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Surrey Mayor Doug McCallum, seen here at City Hall in Surrey on April 12, 2019, recently told a radio station that he wanted to have the canal built in the Bridgeview neighbourhood after being inspired during travels to Qatar and Venice.DARRYL DYCK/The Globe and Mail

The mayor of British Columbia’s second-largest city is proposing building a canal as a tourist attraction, a suggestion many city councillors say is a fanciful notion at a time when the city is faced with significant budgetary constraints.

Mayor Doug McCallum of Surrey had raised the idea some time ago, but repeated it in a radio interview last month.

Mr. McCallum was not available for an interview, but recently told the radio station he wanted to have the canal built in Surrey’s Bridgeview neighbourhood after being inspired by canals he has seen in travels to Qatar and Venice.

This past summer, he told a business audience he could see a “wandering canal” running from the Fraser River along “a street that’s not used that much” to agricultural lands in south Surrey.

The mayor’s canal idea has been seen as out of sync with the needs of quickly growing Surrey, where residents have lately been outraged over a budget, set for a key vote Monday, that rules out hiring more Mounties and firefighters.

Critics see the city as facing far more serious challenges than building canals.

“We need real functional infrastructure in Surrey. Not figments of someone’s imagination,” Councillor Brenda Locke, former member of the mayor’s Safe Surrey Coalition, said in a statement.

Oliver Lum, director of communications for the mayor, said in an interview that the mayor is committed to the idea, but there are now no details available. He said the proposal to build the canal on the Surrey side of the venerable Pattullo Bridge will be looked into by staff in due course.

Mr. McCallum is not the first recent Surrey mayor to propose a high-profile project with tourist appeal. In 2014, then-mayor Linda Hepner proposed then retreated from the idea of building a major Ferris wheel on the Fraser River waterfront.

“It was a flippant comment relative to my desire to animate the waterfront, the entryway coming into Surrey,” she told The Globe and Mail at the time. “It is a lesson learned: Don’t be flippant.”

Critics of that plan included Mr. McCallum.

Councillor Allison Patton, a member of Mr. McCallum’s Safe Surrey Coalition who is focusing on issues of economic development, said details of cost, design and development are a long way off.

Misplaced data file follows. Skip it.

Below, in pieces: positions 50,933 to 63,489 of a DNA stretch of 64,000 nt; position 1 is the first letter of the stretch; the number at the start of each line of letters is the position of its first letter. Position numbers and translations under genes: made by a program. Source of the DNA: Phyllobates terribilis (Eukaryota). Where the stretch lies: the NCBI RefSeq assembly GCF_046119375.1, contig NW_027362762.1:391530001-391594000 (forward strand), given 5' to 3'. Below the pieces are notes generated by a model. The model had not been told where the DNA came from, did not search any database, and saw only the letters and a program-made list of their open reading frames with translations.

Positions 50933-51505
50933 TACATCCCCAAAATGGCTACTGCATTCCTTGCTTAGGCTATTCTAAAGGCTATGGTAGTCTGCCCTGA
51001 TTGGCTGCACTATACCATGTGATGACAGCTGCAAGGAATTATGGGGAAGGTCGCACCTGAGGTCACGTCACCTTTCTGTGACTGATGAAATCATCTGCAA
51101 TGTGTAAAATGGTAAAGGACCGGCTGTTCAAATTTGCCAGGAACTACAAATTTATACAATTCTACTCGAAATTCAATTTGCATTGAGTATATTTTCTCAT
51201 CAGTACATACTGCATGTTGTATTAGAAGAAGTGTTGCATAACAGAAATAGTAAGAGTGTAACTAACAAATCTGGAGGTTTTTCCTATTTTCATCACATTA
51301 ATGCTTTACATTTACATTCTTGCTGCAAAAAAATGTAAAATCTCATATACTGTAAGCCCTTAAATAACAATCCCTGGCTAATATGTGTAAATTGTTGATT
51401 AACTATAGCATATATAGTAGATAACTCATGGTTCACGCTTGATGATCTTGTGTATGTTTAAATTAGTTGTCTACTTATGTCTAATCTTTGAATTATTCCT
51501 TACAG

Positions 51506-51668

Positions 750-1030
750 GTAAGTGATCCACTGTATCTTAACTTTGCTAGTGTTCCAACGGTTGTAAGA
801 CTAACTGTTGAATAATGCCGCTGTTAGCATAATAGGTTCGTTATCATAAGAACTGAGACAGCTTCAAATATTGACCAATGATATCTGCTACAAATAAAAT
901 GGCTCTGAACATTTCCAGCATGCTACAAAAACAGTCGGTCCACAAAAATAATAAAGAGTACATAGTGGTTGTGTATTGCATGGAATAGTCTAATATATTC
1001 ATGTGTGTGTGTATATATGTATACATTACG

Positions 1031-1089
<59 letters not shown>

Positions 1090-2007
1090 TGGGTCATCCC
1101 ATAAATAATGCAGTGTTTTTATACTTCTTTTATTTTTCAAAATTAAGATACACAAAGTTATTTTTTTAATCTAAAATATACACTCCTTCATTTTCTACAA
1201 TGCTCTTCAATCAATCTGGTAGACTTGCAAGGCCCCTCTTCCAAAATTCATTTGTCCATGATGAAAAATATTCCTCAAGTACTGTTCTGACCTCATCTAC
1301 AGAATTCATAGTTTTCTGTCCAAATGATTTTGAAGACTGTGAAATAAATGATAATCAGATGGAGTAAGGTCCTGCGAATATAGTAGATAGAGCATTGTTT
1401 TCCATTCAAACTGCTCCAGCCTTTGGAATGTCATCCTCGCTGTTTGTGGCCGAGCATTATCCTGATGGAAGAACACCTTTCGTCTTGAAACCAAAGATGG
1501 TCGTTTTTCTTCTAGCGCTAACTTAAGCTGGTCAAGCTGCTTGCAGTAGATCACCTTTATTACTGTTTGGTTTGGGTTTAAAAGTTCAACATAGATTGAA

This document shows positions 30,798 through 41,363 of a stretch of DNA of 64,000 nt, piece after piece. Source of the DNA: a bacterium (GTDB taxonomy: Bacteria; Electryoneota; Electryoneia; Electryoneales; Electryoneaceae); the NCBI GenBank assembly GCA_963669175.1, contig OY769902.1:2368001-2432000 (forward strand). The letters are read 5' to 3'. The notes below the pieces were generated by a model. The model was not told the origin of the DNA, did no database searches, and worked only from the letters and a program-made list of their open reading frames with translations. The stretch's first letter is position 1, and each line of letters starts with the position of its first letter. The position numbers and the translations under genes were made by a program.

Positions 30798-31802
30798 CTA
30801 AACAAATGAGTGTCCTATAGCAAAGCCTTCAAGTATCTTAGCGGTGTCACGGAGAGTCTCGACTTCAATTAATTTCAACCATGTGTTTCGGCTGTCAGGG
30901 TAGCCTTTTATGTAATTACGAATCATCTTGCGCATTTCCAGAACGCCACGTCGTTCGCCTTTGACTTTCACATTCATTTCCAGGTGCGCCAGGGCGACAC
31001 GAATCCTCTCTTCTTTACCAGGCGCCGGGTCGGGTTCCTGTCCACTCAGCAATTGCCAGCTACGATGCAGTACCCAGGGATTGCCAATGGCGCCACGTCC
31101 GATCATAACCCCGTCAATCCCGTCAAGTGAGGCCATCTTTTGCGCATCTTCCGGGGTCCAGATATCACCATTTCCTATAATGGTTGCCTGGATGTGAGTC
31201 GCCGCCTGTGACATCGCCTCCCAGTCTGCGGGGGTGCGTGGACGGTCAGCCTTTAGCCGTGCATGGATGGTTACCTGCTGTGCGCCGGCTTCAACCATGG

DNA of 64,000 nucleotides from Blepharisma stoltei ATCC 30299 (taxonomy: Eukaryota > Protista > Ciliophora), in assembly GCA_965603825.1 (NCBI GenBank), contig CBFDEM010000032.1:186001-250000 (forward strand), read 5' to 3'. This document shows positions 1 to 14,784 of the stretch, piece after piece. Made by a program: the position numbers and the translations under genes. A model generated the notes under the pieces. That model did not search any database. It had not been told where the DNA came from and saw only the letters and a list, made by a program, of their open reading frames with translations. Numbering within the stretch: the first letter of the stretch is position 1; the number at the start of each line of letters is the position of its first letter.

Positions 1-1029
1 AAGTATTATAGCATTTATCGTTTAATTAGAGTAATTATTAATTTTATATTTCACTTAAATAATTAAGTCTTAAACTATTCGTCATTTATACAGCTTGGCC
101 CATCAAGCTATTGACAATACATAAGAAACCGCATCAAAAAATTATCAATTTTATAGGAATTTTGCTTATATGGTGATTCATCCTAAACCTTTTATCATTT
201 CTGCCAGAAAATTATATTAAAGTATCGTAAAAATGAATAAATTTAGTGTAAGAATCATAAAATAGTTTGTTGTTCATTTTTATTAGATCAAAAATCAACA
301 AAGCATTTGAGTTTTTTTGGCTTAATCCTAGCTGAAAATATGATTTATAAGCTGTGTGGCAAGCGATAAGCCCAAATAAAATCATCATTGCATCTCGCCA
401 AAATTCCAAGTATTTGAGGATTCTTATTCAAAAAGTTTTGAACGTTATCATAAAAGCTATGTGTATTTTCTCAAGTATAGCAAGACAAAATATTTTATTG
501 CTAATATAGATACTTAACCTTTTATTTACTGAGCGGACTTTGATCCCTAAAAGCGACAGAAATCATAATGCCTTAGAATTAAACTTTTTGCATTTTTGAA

Mr. McCallum has pushed through several other commitments since his re-election in 2018.

He promised to create a new municipal police force that would replace the RCMP in Surrey, and talks are under way with the province to enact that pledge. He also promised the first extension of the SkyTrain in Surrey since 1994, and the regional transportation authority is now looking at the option.

Councillor Jack Hundial, who has been critical of the mayor’s leadership style, said the mayor has reached a new milestone with his canal idea.

“This perhaps one of the dumbest ideas I have ever heard of in all my years of public service,” Mr. Hundial said in an e-mail exchange.

“Nothing would cause me to support this. We are in a time of an affordability crisis in a growing city. We were elected to move this city forward, not paddle backward, which is what this is.”

Kees Lokman, an assistant professor in landscape architecture at the University of British Columbia, said low-lying Bridgeview faces flooding from the Fraser River, but also has challenges related to stormwater runoff from higher areas of Surrey.

While Mr. Lokman said he doesn’t see Bridgeview as a prospective site for canals, he said there could be developments to channel stormwater.

It wouldn’t be a hard canal with strictly defined edges, but would have subtle-slope edges with rocks and plants, he said.

“[It] wouldn’t necessarily be a canal in the sense of the Venice canal or Amsterdam or all these other places that have these massive canals," he said.

“When I am taking [Mayor McCallum’s] words at face value, I am kind of thinking this is a little bit crazy,” Mr. Lokman said. “If there is a completely different length that is related to stormwater management and green infrastructure, the proposal could be quite a bit more realistic.”

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